Those mandates are embodied in the ACA’s Section 2713 of the law, which requires insurers to cover a menu of dozens of preventive services and screenings. Among them are not only contraceptives and the anti-HIV PrEP drugs, but substance-abuse counseling, anti-smoking programs, screening for risks of cancer and sexually transmitted diseases, and child and adult immunization for 14 different conditions.

The lawsuit’s argument is that most of these mandates are unconstitutional because they weren’t written into the law itself.

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Instead, they’re on the list because they’re recommended by one of three different bodies advising the government— the U.S. Preventive Services Task Force (USPSTF), the Advisory Committee on Immunization Practices (ACIP) and the Health Resources and Services Administration (HRSA). The first is an independent group of volunteers who are national experts in primary care and preventive medicine. The last is an agency of the Department of Health and Human Services.

As Bagley described the plaintiffs’ case in a recent article in the Atlantic, it rests on two claims. The first is the “nondelegation doctrine,” which holds that if Congress is ceding its decision-making power to an agency, it must give that agency clear and thorough instructions on how to act.

The doctrine hasn’t been invoked since the 1930s, when it was mustered against the New Deal. It has won some favorable notice from Supreme Court Justices Neil M. Gorsuch and Clarence Thomas, however, albeit in decisions in which it didn’t actually enter into results.


The second argument, which Bagley says may be the stronger, is based on the Constitution’s “appointments clause,” which says “‘officers of the United States’ must at a minimum be appointed either by the president or by the head of a major department,” as he explains.

Whether the members of the USPSTF and ACIP are “officers of the United States” isn’t entirely clear. (It’s likely that the HRSA passes muster.) If they’re not, then they haven’t been properly appointed and their recommendations could be thrown out. That would jeopardize the contraceptive and PrEP drug mandates.

It would also mean throwing out free COVID-19 vaccinations; that’s because the vaccines fall under a provision of the 2020 CARES Act in which Congress required insurers to cover without cost-sharing any pandemic-related services recommended by those two bodies. The Pfizer, Moderna, and J&J vaccines are free because they’re recommended by ACIP.

Judge O’Connor, in a ruling issued on Feb. 25, looked kindly on Kelley’s nondelegation and appointments clause claims, rejecting a government motion to have those claims thrown out.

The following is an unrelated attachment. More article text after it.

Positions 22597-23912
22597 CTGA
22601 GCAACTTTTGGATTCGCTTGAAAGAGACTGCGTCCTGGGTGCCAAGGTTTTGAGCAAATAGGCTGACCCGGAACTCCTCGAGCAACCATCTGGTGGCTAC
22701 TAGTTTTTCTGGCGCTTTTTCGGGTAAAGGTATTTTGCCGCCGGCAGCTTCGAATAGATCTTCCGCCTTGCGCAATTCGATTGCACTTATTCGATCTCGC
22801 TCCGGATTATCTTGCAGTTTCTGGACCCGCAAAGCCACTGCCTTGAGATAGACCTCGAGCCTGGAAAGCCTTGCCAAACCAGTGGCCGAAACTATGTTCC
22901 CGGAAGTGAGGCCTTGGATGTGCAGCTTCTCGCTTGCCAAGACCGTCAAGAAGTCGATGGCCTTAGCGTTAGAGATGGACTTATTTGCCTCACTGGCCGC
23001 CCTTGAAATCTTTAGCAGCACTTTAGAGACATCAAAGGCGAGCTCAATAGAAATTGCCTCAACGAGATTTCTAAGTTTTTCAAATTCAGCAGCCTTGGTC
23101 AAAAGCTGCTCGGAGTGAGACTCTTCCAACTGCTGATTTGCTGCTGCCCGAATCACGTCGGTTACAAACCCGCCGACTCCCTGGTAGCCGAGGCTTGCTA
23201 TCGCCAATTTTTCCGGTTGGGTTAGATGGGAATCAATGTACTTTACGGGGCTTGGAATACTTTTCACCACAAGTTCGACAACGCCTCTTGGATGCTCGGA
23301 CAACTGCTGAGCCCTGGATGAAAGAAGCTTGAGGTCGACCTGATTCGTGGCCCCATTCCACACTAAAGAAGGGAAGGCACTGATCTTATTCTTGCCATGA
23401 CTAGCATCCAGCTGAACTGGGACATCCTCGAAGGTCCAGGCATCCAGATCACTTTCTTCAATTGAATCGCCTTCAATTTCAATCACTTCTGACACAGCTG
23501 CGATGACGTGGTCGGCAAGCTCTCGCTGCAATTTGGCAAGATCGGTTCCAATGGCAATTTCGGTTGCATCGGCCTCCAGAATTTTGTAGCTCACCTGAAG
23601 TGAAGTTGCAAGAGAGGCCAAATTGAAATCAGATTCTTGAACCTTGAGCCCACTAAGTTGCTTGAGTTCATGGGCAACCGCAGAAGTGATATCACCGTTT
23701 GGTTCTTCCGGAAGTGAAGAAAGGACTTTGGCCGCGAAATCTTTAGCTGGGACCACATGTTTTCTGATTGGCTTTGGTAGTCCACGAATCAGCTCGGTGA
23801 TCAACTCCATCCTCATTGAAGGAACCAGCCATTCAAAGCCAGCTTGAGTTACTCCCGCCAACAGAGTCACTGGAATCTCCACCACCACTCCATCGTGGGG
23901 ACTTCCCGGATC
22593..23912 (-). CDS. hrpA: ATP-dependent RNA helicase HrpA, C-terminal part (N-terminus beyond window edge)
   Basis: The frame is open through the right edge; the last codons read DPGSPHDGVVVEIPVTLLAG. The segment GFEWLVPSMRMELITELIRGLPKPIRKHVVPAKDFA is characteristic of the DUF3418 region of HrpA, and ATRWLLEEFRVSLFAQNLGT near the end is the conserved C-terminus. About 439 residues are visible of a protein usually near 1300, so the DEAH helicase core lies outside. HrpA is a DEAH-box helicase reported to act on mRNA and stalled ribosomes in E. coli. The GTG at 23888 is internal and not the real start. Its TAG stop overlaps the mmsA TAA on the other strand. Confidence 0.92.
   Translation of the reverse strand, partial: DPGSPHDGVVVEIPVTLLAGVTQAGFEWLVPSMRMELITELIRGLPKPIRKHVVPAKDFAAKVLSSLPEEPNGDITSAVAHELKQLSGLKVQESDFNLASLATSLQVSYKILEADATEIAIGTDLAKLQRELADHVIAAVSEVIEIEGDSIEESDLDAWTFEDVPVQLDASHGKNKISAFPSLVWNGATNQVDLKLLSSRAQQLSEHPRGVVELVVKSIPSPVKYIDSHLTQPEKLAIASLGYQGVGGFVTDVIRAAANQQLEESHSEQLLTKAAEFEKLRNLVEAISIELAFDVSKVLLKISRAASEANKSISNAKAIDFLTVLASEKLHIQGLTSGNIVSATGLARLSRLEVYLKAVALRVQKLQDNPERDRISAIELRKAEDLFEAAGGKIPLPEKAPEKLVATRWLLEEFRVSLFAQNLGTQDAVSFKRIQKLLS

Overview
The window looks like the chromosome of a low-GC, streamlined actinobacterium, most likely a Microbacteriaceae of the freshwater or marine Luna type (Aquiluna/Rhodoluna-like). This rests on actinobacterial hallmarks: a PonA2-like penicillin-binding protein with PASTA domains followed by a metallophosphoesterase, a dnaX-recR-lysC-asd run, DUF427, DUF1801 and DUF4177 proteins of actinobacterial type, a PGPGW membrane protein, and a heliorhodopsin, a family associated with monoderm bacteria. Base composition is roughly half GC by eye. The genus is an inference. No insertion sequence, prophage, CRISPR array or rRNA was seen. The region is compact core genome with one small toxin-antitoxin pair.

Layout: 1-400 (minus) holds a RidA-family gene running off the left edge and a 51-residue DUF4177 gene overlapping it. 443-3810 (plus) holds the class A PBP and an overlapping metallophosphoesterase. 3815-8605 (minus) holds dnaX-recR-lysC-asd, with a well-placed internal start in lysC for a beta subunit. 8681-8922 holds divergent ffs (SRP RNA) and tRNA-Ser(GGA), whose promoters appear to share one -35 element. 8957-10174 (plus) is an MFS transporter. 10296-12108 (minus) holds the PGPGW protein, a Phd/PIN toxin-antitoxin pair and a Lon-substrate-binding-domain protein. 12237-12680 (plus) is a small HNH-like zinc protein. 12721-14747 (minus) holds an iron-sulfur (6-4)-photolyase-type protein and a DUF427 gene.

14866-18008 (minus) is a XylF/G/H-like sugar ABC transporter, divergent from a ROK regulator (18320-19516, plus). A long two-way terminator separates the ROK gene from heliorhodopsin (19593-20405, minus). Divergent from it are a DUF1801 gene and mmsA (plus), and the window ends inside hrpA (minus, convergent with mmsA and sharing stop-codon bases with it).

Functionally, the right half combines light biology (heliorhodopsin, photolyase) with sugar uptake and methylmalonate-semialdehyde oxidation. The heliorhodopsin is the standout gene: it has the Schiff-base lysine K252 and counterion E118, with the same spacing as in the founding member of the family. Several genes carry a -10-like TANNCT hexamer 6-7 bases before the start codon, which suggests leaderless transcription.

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He also smiled upon a third basis for their lawsuit — that the mandates infringe upon the plaintiffs’ religious rights as embodied in the Religious Freedom Restoration Act of 1993, which prohibits government regulations or actions that impose an undue burden on religious observance.

Even though nothing in the ACA requires anyone to buy or use contraceptives or PrEP drugs, O’Connor accepted the plaintiffs’ argument that their rights were infringed by the unattainability of health policies that don’t cover those treatments at all, and the putatively higher premiums for available policies caused by enforcement of the mandates.


“This makes sense,” he wrote. “The Contraceptive Mandate is not called the Contraceptive Suggestion precisely because not all insurers provided contraceptive coverage before the mandate.” He said the plaintiffs “plausibly allege” that if the mandate were eliminated, insurers would return to the pre-ACA world and “meet demand for policies that do not cover these products.”

O’Connor also accepted in principle that some of the plaintiffs made a sufficient case that they’re legally injured by ACA requirements for coverage “they do not want or need — for example, free STD testing” and therefore their case should go forward.

The legal circus surrounding the Affordable Care Act appears certain to continue for years to come. Opponents have lost at the Supreme Court in every major challenge brought thus far.

These results brought Justice Samuel A. Alito Jr. to an outburst of griping (to which Gorsuch concurred and Thomas implicitly endorsed) in a dissent he issued to last week’s decision:

“Today’s decision is the third installment in our epic Affordable Care Act trilogy,” he complained. “In all three episodes, with the Affordable Care Act facing a serious threat, the Court has pulled off an improbable rescue.... Fans of judicial inventiveness will applaud once again.”